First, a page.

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Witnesses: Michael Irvin’s meeting with a woman was amicable


DALLAS (AP) — Two men who were in the lobby of a Phoenix hotel the night Michael Irvin, the Hall of Fame recipient, was accused of misconduct with a female employee, said Wednesday that they saw him do nothing wrong. do and that his brief interaction with the woman seemed friendly.

Phil Watkins of Australia and Bryn Davis of Philadelphia appeared at a press conference via video link with Irvin and his lawyer.

Irvin has filed a $100 million defamation lawsuit against a “Jane Doe” and Marriott International Inc.claiming that a February 5 false misconduct claim caused him to be kicked out of the Renaissance Phoenix Downtown Hotel hotel and removed from the NFL Network’s Super Bowl week coverage.

Watkins said he saw “nothing at all” that could be considered inappropriate, and that Irvin and the woman shook hands and laughed.

“There was nothing unpleasant about the interaction,” and Irvin soon left for the elevator as the woman headed back to the bar, Watkins said.

Irvin has maintained that he did nothing wrong during the encounter with the woman and went to his room alone. He has said there was no inappropriate physical contact.

Irvin’s attorney, Levi McCathern, complained that Marriott did not provide him with sufficient video footage of the meeting. McCathern said he was allowed to watch a short video in Marriott law offices on Tuesday, but was not allowed to take or make a copy.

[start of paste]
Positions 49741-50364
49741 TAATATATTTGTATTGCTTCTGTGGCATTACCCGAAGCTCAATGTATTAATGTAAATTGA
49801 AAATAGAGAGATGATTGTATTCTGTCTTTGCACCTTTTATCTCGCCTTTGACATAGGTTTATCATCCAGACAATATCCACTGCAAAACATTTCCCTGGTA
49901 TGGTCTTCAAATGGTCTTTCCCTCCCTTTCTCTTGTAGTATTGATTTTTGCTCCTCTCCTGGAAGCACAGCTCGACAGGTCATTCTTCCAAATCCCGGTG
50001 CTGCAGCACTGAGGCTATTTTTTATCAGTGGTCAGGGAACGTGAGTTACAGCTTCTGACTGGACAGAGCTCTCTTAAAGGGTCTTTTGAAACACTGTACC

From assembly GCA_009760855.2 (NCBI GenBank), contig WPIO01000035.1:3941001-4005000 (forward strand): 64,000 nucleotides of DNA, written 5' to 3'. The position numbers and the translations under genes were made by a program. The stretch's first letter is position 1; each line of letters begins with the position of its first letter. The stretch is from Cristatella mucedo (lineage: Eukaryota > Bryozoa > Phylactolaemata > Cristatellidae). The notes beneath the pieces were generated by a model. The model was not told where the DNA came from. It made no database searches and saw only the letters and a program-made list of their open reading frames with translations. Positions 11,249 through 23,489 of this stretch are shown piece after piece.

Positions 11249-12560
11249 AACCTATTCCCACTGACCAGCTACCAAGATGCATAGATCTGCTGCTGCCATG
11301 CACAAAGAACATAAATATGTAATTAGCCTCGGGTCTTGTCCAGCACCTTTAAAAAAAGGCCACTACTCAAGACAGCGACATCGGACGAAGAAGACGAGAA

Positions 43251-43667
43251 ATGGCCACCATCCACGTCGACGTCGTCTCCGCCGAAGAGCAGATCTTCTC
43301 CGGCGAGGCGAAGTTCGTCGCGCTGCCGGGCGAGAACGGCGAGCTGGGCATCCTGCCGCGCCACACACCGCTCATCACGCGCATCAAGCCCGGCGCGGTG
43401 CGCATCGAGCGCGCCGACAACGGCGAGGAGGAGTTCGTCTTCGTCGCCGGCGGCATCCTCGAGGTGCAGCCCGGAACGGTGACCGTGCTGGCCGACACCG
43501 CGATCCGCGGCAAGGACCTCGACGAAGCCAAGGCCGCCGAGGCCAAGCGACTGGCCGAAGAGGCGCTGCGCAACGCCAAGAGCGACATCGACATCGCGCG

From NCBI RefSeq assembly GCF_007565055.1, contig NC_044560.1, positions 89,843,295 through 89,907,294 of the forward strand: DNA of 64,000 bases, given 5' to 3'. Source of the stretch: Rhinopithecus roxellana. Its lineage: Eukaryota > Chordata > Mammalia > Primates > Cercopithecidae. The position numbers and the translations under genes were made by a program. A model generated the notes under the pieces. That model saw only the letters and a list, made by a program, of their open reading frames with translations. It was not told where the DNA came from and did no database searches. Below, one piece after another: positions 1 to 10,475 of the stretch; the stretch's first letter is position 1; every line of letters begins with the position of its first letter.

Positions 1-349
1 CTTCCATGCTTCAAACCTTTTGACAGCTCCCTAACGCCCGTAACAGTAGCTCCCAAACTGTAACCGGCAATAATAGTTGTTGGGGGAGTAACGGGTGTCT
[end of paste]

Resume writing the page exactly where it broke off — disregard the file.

The video showed Irvin and the woman meeting and shaking hands, and Irvin touched her elbow twice before leaving, McCathern said.

McCathern said he asked a judge to order Marriott to give him a copy.

“The allegations are nonsense,” McCathern said. “We need to get Michael back to work immediately, and I think Renaissance should apologize.”

Marriott officials did not immediately respond to a request for comment.

Irvin, who seemed to burst into tears during the new conference, complained that he was not yet allowed to see the video. And he compared the allegations and the resulting fallout to the persecution of black men in the Jim Crow era.

“I couldn’t even tell you what she looked like,” Irvin said. “This just amazes me, that in 2023 we are still dragging and hanging brothers from a tree.”


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Joanna Swanson

Joanna Swanson is Europe correspondent at the Thomson Reuters Foundation based in Brussels covering politics, culture, business, climate change, society, economies and inclusive tech. With specific focus in breaking news, she has covered some of the world's most significant stories.